In conclusion, to achieve an effective sustainable watershed management plan, the above key issues should be considered. Prioritization of the watershed and community participation is the most significant issue to consider before the plan is implemented. In implementation process, all the guidelines provided should be put to effect across the country for the sustainable watershed plan to be efficient. Moreover, all the stakeholders of the watershed including the community should participate to improve and make the plan work.
How has your idea of sustainability changed over the course?
My idea of watershed management plan has changed in a number of ways. Let’s begin by the watershed protection. Watershed protection involves protection of lake, river or other water bodies by managing the whole watershed that flows into it. Education has been provided all over to the communities and properties of the watershed in regard to how to improve the protection of watershed. Effective land use and improvement of water quality help communities make decisions about how to protect their streams.
Globally, there have been demands on water services for the purpose of meeting the ecological needs. This has made the society pursue for better sustainable solutions that may make it easy for all people to get access to clean water. Emphasis has been placed on the importance of ecological services as section of the management plan in new approaches. An ecological service brings out clearly the importance of nature in ensuring the availability of safe and clean drinking water.
The recognition of the true value of water is of great importance to the objective of achieving sustainability of water supply systems and ensuring its reliability. Finding out how people use water may help improve the utilization of water and minimize costs affected by giving the challenges to the water valuation. Challenging the methods used to value water and chances to benefit from water systems and societal attitudes is the major approach.
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Diarrheal diseases affect many people across the globe and are the barrier to achieve health objectives, as provided by various organizations. We cannot rely on technology alone as it cannot guarantee access to clean water as such social causes as health, culture and behavior can work best in designing implementation strategies.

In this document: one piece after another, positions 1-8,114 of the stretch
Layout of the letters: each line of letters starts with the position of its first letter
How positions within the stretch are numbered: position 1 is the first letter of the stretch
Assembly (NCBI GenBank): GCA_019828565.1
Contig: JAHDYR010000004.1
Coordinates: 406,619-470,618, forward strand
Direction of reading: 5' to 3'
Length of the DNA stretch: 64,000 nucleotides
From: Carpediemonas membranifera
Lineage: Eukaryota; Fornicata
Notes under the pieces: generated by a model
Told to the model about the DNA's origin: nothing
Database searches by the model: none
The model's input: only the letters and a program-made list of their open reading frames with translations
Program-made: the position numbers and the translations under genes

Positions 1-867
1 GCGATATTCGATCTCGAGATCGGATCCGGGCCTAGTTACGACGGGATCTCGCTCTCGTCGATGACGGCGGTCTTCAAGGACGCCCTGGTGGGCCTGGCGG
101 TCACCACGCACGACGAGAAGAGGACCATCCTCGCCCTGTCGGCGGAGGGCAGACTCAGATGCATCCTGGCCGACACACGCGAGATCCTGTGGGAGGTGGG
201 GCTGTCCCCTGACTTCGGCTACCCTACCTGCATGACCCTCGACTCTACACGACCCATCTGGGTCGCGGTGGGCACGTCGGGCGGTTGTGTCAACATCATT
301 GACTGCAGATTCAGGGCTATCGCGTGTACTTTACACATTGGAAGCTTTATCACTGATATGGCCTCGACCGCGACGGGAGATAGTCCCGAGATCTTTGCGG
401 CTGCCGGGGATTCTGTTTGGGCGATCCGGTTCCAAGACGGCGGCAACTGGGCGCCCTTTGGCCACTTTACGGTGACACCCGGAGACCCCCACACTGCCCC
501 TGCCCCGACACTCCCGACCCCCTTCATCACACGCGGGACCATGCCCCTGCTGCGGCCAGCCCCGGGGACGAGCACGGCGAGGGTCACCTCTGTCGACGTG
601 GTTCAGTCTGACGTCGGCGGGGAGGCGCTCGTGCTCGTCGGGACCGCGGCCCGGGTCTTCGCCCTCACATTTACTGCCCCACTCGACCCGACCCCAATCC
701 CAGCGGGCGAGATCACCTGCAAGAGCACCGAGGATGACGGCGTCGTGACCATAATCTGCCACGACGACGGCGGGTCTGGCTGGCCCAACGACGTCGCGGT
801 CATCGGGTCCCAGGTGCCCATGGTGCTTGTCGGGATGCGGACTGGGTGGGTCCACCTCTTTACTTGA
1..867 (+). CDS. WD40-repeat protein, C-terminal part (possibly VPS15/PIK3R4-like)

Some people suggest that interventions and water services programs need to include these social factors and take into account the communities developing the design, implementation and assessment of these programs.
There are approaches designed to conduct integrated water resources planning evaluations. These plans help link various water resources to ensure easy management of the water resources. There have also been strategies for water balance in terms of information about the demand and supply of water. User-friendly interfaces, such as Graphical drag-and-drop GIS-based, which has flexible model outputs as maps, charts and tables, have enabled the sustainable management strategies to be easily effected.
In many places all over the world, water services policies are divided. Various different agencies monitor the aspects of water services ranging from those that protect the watersheds to those that control water from the taps. This circumstance may also be different if an individual lives in a community with limited access to technology or in urban place with a community water system. There has been an attempt to achieve sustainable water services which includes social, economical and technological aspects. Sustainable watershed management plan involves preservation of the great lakes through personal responsibility.
The stakeholders of the watershed should cooperate in planning the sustainable watershed management. They should decide on effective guidelines to be followed, as much as the watershed is concerned. These stakeholders include the local people, nearby factories, the government agencies and every other party involved that benefit from the watershed. The participation of the stakeholders is important because they can give their ideas on how the watershed can be improved to meet their needs effectively.
The stakeholders should also ensure the protection of the watershed from pollution and destruction. For example, the community leaders should warn the local people on disposing wastes into a river, while the government can impose standards on emissions and fines to the factory found disposing waste into the river. If this is attained, then the ecological needs for water and the sustainable management can be achieved.
Erickson, Jon David, Frank, Messner and Irene, Ring. Ecological Economics of Sustainable Watershed Management. Bingley, UK: Emerald Group Publishing, 2007. Print.
Heathcote, Isobel W. Integrated Watershed Management: Principles and Practice. New York: John Wiley & Sons , 2009. Print.
Zin, Min Thant. Developing a Scientific Basis for Sustainable Management of Tropical Forest Watersheds. Fribourg: Universitätsverlag Göttingen, 2005. Print.